Tuesday, March 24, 2009

If $1 Trillion Is Not Enough to Address All Toxic Assets, Why Bother in the First Place?

It is generally agreed that the size of the problem is 2x-3X larger than the Treasury Department's Public Private Investment Partnership (PPIP) announced last week. The mechanics of the plan can be found here and I wrote about it in two posts below, focused mostly on the incentive scheme. So, what's going on here? Is the administration totally tone deaf to the magnitude of the problem? If not, why not use the Powell Doctrine of overwhelming force and summon enough fire power once and for all? And what about the question of whether this will work at all without nationalizing the problem banks?

To answer these questions involves a great deal of suppositions but maybe here's whats going on:

1) In light of the administration's ambitious fiscal agenda (and no intention to scale it back) , combined with tremendous bailout anger/fatigue, the political will to ask for (and secure) more funding than available from TARP does not currently exist,

2) nor does the appetite for full scale bank nationalization,

3) PPIP will force price transparency for toxic assets (currently absent) and, when combined with the "stress tests" to be finished sometime in April, will more clearly delineate good (viable), bad (viable with assistance) and ugly (insolvent) banks, so

4) the good banks will be able and willing to begin cleaning up their balance sheets, paving the way to recapitalization and the ability to begin lending again, at which point with the financial system partially under repair it will

5) be apparent that PPIP has done some good but requires more funding to finish the job and

6) at that point it will be significantly clearer which major banks will have to be nationalized and how that would affect counter-parties (not readily apparent today) so we don't repeat the enormous dislocation caused by Lehman's failure.

So while academics and textbooks might clearly tell you where you need to get to and to do it posthaste, in practice, there are speed bumps caused by the mechanics of politics and more importantly the difficulties of renovating when plans are still mostly wanting or suspect. There are clearly many risks in this incremental approach but here are some of the bigger ones.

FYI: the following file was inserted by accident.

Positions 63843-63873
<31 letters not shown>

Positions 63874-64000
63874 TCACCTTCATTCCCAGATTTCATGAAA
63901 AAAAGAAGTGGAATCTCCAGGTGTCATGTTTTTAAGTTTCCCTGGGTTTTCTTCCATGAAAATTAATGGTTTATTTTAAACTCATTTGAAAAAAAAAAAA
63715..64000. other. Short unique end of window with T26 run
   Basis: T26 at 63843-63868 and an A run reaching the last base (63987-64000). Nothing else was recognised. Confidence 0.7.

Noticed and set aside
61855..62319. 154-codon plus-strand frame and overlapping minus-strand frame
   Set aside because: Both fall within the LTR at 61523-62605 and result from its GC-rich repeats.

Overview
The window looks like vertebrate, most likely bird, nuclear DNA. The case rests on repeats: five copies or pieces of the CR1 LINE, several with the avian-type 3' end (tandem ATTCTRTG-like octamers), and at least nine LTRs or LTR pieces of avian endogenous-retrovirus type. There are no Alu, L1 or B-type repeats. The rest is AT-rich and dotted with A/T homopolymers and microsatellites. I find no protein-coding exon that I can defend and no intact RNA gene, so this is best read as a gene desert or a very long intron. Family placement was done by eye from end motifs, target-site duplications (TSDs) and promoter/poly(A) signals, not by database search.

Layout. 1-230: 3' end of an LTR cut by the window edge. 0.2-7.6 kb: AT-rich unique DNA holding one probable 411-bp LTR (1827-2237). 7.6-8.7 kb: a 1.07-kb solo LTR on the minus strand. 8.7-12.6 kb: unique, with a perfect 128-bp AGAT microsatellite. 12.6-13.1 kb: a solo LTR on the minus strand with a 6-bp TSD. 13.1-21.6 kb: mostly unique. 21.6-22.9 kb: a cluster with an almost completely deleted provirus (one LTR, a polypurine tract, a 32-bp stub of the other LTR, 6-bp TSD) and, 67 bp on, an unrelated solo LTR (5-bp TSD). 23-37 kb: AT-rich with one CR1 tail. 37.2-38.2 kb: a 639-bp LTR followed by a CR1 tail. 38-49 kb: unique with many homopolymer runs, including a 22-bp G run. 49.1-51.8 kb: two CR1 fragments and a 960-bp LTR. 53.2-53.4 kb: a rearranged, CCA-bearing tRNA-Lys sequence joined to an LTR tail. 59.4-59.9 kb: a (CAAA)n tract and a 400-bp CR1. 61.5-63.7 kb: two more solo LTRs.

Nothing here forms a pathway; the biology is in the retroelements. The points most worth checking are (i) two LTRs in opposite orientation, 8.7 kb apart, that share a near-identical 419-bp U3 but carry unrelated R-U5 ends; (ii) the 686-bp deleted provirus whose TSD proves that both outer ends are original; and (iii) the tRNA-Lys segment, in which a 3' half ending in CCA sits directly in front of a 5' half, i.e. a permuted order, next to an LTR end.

1) The two step process of the government inducing and funding private bidders is overly complicated and no one shows up for the party---I doubt it, the incentives are enormous in general and with respect to the part of the program focused on purchasing asset backed securities (see my posts below) the bidders will be hand picked (and/or arm twisted) by Treasury.

2) You don't get the full price discovery needed as banks choose not to offer all their assets at auction---Treasury through its TARP investments and the Fed through its oversight role will clearly have to apply appropriate pressure where needed.

3) The auctions make things much worse for some banks as the bids come in materially below where they are willing to part with the assets, and whether they take those bids or not, are forced to materially mark down those assets to the point of insolvency---the significant non-recourse leverage provided bidders incents them to bid significantly higher than the current "unlevered" environment (where bidders can't get private sector loans) and, again, perhaps the plan is to rapidly separate "wheat from chaff" on the road to specific nationalization of large banks.

4) We're just putting lip stick on a pig, creating a new set of "off balance sheet" (from the banks' perspective) special investment vehicles (SIVs) that will inevitable blow up 8-10 years down the road. That's one way to describe what's happening but practically speaking, these portfolios will get priced, one way or another, to yield hefty cash flows (even with big defaults) which when compared to the low cost of money borrowed from the government, should ultimately earn handsome returns for patient (mostly taxpayers who have no choice) investors. If the prices paid for or used to mark the portfolios of a given bank, and add up in total to something less than liabilities, then they are headed to the nationalization butcher shop in those specific circumstances.

5) What the plan clearly doesn't do is prevent this mess from happening again in the future. That will fall to new regulatory schemes which I will not deal with here but the most important aspects will be a) putting all derivatives into a box where they can be dealt with (read my post below) and b) moving from a mindset of "too big to fail" to "too big to begin with" (you must read Simon Johnson's article in the Atlantic).

So, this plan is a good start at the current toxic asset (therefore toxic bank) mess but clearly just the beginning of a multi-step process, the later details of which are still waiting to be written. It will certainly help to separate the good (banks), the bad and the ugly --- paving the way for the good to get back in business, the bad to get help and the ugly to disappear altogether. And it will hopefully set a marker for what Europe must begin to do to address its even bigger banking problem, which up to this point they have been largely avoiding. And with that I await to see what of substance will come out the G-20 summit---unfortunately and in all likelihood, nothing.

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